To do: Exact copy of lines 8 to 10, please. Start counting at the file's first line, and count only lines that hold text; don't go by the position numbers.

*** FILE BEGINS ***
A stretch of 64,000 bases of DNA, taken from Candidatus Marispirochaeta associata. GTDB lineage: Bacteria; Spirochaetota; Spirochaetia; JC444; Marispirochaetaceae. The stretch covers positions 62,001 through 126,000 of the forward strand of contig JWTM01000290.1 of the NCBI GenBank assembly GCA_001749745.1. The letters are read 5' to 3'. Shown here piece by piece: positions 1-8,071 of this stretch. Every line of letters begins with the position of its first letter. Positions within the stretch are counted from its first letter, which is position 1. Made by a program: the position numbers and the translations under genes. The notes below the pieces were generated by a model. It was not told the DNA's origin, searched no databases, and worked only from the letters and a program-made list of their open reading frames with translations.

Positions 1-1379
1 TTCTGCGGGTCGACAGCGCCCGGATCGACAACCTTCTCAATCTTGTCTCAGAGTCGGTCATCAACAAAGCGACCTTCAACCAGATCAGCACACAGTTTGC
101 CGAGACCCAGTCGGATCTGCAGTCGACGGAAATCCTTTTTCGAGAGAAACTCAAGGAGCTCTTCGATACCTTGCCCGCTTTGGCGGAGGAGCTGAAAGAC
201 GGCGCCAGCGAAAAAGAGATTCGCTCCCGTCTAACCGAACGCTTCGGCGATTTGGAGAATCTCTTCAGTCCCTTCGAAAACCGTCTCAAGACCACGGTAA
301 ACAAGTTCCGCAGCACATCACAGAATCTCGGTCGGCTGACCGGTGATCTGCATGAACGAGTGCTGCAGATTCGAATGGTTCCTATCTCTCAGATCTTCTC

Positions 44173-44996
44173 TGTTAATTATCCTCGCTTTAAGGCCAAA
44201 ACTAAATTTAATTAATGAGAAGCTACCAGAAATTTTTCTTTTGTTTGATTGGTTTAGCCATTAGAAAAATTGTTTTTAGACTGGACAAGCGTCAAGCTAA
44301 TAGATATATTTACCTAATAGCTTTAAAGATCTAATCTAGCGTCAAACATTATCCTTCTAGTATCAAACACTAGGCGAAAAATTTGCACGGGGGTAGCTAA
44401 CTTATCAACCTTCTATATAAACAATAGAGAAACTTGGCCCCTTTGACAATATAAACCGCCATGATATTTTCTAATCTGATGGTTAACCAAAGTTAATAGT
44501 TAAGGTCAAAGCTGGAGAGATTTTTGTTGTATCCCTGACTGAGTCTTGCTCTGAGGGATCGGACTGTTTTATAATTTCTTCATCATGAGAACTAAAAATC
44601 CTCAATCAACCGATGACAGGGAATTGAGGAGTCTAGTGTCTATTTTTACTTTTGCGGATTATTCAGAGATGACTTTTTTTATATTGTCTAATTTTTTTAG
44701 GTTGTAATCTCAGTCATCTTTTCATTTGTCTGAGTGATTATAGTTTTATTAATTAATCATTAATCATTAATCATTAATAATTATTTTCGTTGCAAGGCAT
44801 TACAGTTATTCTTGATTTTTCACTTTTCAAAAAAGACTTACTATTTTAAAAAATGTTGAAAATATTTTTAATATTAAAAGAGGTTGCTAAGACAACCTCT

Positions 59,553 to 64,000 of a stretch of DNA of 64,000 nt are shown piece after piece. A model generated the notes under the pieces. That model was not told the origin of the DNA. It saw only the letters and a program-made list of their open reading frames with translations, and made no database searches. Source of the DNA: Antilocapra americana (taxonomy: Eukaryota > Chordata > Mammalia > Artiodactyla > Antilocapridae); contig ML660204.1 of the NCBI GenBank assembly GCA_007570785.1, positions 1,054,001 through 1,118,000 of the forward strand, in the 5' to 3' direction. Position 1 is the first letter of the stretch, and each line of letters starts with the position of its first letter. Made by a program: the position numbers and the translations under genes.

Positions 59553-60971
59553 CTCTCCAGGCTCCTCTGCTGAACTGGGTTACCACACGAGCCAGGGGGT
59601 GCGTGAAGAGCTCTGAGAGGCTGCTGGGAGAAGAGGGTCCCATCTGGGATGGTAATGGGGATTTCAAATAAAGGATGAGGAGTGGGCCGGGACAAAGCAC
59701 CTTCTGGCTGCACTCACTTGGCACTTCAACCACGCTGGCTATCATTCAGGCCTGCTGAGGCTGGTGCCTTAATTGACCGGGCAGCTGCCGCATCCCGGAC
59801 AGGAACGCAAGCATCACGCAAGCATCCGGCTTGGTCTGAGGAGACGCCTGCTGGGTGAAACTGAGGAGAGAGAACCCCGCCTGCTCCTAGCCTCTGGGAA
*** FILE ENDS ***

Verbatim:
44173 TGTTAATTATCCTCGCTTTAAGGCCAAA
44201 ACTAAATTTAATTAATGAGAAGCTACCAGAAATTTTTCTTTTGTTTGATTGGTTTAGCCATTAGAAAAATTGTTTTTAGACTGGACAAGCGTCAAGCTAA
44301 TAGATATATTTACCTAATAGCTTTAAAGATCTAATCTAGCGTCAAACATTATCCTTCTAGTATCAAACACTAGGCGAAAAATTTGCACGGGGGTAGCTAA